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C.N.P Poetry 

  • Writer's pictureCathexis Northwest Press

i’ll trade you these hearts

By: Josephine Blair

the night we thought you’d die, i dreamed in shades

of green. it could help, i thought, to paint you

fresh: your first words, crisp fields, a burst of rain,

each pulse a wave, each cry a blade of grass.

i gathered leaves to knit your spine to mine  

still, you ask me to go. let you rest, please.

it’s cold now, but i can’t leave. there is still

space -- i can shove my skin to the side, i 

don’t need warmth, just your breath in shapes that twist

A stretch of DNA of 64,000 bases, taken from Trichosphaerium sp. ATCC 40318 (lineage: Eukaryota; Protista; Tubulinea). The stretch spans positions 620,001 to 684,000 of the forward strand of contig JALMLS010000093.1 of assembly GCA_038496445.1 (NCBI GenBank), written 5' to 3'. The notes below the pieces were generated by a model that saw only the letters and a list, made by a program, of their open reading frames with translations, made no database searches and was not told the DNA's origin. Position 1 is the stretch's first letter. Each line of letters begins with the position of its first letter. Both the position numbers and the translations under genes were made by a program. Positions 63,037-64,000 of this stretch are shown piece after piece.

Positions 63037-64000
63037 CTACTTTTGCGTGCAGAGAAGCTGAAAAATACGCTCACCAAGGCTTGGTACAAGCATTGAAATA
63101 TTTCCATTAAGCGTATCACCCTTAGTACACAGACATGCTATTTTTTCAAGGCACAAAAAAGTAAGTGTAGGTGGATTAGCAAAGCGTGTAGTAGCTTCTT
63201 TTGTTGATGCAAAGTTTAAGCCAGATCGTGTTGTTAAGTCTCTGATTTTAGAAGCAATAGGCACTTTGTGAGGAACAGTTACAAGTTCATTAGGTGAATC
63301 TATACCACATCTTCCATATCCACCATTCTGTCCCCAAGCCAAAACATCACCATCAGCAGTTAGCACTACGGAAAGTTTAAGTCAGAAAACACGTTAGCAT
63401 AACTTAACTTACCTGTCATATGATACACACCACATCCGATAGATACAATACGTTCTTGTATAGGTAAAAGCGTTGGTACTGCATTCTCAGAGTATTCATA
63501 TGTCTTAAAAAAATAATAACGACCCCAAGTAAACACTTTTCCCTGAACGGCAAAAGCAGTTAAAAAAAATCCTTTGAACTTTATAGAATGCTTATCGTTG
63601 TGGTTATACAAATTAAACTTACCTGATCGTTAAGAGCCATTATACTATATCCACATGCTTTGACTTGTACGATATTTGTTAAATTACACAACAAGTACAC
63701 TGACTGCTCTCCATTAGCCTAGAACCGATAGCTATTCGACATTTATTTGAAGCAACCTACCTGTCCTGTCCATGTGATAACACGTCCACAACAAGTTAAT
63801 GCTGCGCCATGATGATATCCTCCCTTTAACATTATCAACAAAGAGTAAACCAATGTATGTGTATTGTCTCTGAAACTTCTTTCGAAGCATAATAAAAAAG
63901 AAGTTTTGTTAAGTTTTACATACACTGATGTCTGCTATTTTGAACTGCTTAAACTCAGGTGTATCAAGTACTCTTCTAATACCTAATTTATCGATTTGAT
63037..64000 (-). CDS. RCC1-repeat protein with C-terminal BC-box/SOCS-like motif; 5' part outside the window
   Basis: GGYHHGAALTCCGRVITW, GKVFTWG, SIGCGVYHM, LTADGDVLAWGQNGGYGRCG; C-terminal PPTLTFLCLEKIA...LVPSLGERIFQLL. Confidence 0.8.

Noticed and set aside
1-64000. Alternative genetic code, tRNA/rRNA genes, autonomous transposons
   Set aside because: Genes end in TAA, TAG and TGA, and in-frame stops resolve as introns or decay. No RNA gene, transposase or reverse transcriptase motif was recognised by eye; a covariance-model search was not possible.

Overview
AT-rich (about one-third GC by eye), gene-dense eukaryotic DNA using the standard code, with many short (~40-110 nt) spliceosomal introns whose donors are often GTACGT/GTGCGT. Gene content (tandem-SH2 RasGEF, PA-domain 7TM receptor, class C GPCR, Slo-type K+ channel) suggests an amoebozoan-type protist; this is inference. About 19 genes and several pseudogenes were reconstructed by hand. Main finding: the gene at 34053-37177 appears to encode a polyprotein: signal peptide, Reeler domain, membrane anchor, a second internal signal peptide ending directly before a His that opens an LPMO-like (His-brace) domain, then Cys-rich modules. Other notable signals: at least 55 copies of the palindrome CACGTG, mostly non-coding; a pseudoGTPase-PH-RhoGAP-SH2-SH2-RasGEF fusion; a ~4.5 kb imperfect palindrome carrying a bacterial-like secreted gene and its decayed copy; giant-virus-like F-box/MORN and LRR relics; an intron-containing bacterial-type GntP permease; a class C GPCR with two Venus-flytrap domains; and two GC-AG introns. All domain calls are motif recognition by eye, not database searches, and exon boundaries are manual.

and last like old, old tree trunks. like the one

from the brown mossed house we loved. that yard where

you’d save worms from the rain, hold them and all 

their hearts -- hold those small, wet lives in your palms.


Josephine Blair is a 27-year-old writer, who recently relocated from Miami to New York. Her work has been featured in Epiphany Magazine, Soliloquies Anthology, Meniscus, Allegory Ridge and elsewhere. In February 2019, she was awarded a fellowship with Brooklyn Poets. You can learn more about her by


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